The Ontogenesis of Purposive Activity
People and animals have a remarkable ability to develop skills from experience. Ways of studying this are discussed, with particular reference to its imitation in artifacts, which may sometimes be regarded as embodying hypotheses about the working of the nervous system. It is suggested that thought processes depending on language are less important than is often suggested. Possible constituent elements and fundamental operations of a nervous system are briefly reviewed. Some principles of very general applicability are treated, particularly the reduction of signal redundancy and the use of a principle termed “significance feedback” to control adaptive changes in a self-organizing system.
People and animals are able to survive in environments containing threats such as predators and precipices, and in which skilful activity is needed to win food and other essentials. This capability depends on complex information processing by their nervous systems, which must store a large amount of information to specify the nature of the processing carried out. Some of the stored information is genetically determined and some is ontogenetic, or resulting from previous experience of the individual. In experimental psychology the attempt is often made to determine the relative extents to which a skill is inherited and learned. The answer is seldom clear-cut, since the two kinds of information are not held in separate watertight compartments. Sometimes an indication of their relative importance can be obtained, however, as when animals are tested for a skill after being reared in an impoverished environment. An example of such a study has been reported (7) which will be discussed later.
Some of the information acquired by experience takes the form of memories of discrete events, at least in the case of human beings (see (11)). The genetically-determined information does not contain recollections of particular events; it is rather in the nature of skills, or policies needed to determine outputs as functions of input signals. Much of the ontogenetic information is also of the “skill” or “policy” kind, even though it results from a succession of discrete events in the individual’s experience. For example, a driver of a car approaching a bend does not normally begin there and then, to reflect on the previous occasions on which he approached similar bends, and to process a mass of stored information on how he reacted and what was the outcome each time. Instead he uses information of the “skill” type derived from the past events.
The ability of people and animals to acquire skills by experience is well beyond anything so far achieved in artifacts. It is only necessary to refer to the fact that people learn to read cursive handwriting of poor quality, and people and animals to ride monocycles, to illustrate this. There is therefore much interest in trying to devise “learning machines” with some of the same capabilities. Such machines could have direct practical utility and some aspects of their operation might constitute useful hypotheses about the operation of nervous systems.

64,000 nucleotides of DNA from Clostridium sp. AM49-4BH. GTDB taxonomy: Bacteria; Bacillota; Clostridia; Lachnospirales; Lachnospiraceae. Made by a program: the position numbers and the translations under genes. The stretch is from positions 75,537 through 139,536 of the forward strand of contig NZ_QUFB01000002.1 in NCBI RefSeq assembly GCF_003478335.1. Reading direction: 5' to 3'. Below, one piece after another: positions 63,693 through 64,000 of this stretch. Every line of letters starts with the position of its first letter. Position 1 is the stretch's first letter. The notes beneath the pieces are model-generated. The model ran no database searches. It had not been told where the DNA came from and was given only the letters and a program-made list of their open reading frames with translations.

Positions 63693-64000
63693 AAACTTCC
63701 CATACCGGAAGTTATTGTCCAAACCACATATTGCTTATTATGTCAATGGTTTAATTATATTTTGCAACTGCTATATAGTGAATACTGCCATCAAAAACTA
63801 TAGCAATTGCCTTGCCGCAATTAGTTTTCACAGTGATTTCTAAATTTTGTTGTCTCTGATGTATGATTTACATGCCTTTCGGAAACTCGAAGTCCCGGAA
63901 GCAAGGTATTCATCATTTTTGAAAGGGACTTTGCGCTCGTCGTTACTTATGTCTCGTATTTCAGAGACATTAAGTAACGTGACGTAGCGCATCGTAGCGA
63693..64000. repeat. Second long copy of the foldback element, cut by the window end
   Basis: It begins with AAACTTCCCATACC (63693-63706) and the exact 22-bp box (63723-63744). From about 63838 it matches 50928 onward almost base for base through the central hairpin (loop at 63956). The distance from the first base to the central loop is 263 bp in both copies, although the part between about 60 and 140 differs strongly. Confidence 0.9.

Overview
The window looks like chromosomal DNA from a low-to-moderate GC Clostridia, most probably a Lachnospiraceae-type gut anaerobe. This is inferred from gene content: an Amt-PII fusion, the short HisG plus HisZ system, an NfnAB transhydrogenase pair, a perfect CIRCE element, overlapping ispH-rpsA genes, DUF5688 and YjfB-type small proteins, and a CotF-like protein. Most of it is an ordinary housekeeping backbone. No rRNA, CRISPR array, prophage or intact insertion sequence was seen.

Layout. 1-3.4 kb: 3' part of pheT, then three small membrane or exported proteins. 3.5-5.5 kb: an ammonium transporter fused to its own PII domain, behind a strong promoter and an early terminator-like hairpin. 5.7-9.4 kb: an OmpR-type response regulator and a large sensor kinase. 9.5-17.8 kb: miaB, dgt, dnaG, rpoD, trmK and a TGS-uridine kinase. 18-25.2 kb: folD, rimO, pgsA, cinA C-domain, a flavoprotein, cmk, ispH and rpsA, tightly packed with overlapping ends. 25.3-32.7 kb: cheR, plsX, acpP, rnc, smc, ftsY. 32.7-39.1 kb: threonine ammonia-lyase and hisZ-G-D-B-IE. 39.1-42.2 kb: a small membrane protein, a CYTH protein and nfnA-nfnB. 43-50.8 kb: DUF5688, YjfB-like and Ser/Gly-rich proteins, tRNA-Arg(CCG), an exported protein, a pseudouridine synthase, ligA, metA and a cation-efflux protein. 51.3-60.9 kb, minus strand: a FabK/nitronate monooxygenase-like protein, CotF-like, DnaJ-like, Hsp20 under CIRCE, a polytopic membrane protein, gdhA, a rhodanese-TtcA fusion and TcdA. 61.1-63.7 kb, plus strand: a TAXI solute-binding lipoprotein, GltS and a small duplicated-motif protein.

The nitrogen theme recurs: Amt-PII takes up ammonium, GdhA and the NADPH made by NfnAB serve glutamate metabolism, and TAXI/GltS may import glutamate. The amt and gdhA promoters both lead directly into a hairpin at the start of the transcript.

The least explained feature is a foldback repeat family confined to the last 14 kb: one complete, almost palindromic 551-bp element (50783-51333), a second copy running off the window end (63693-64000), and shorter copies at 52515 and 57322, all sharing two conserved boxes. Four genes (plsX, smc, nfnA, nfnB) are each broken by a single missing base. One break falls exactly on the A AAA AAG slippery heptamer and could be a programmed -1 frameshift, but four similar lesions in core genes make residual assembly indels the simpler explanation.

KeywordsModel Neuron Significance Feedback Cochlear Nucleus Threshold Element Redundancy Reduction
Unable to display preview. Download preview PDF.
- 1.Andrew, A.M.: Significance feedback in neural nets. Report of Biol. Comptr. Labty., Univ. of Illinois, Urbana (1965).Google Scholar
- 2.Andrew, A.M.: “Progress in Cybernetics”, ed. J. Rose, p. 359. London: Gordon and Breach: 1970.Google Scholar
- 3.Barlow, H.B.: “Mechanisation of Thought Processes”, p. 535. London: H.M.S.O.: 1959.Google Scholar
- 4.Barlow, H.B.: “Sensory Communication”, ed. W.A. Rosenblith, p. 217, New York: M.I.T. Press and Wiley (1961).Google Scholar
- 5.Beurle, R.L.: “Principles of Self-Organization”, ed. H. Von Foerster and G.W. Zopf, p. 291, Pergamon Press (1962).Google Scholar
- 6.Bruner, J.S., Goodnow, J.J. and Austin, G.A.: A Study of Thinking, New York: Wiley (1956).Google Scholar
- 8.Braines, S.N., Napalkov, A.V. and Svechinski, V.B.: Problems of Neurocybernetics. Moscow: Academy of Med. Sci. (Translation NLL/24/4/BRAI from Natl. Lending Library for Science and Tech., England, or OTS: 60-41, 639 from U.S. Bureau of Commerce) (1959).Google Scholar
- 9.Dreyfus, H.L.: Alchemy and artificial intelligence. RAND Corp. report P 3244.Google Scholar
- 10.Gabor, D., Wilby, W.P.L. and Woodcock, R.: Proc. I.E.E., London, Pt. B., 108, p. 422 (1961).Google Scholar
- 12.Hebb, D.O.: Organization of behavior, New York: Wiley (1949).Google Scholar
- 14.Hunt, E.B., Marin, J. and Stone, P.J.: Experiments in Induction. New York: Academic Press (1966).Google Scholar
- 15.Kogan, A.B.: Scientia, 103, Sept.-Oct. issue, p. 1 (1968).Google Scholar
- 16.Minsky, M. and Papert, S.: Perceptrons. Cambridge, Mass.: M. I.T. Press (1969).Google Scholar
- 17.Rosenblatt, F.: Principles of Neurodynamics. Washington: Spartan Books (1962).Google Scholar
- 18.Samuel, A.L.: I.B.M. Jnt. Res. and Dev. 2, p. 320 (1959).Google Scholar
- 19.Sinclair-de-Zwart, H.: “Studies in Cognitive Development”, ed. D. Elkind and J.H. Flavell, p. 315, New York: O.U.P. (1969).Google Scholar
- 20.Stafford, R. (Ed.): “Biophysics and Cybernetic Systems”, In: M. Maxfield, A. Callahan and L. J. Fogel, p. 81, Washington: Spartan Books (1965).Google Scholar
- 21.Tomovic, R.: “Sensitivity Analysis of Dynamic Systems”. New York: McGraw Hill (1963).Google Scholar
- 24.Winograd, S. and Cowan, J.: “Reliable Computation in the Presence of Noise”, Cambridge, Mass.: M.I.T. Press (1963).Google Scholar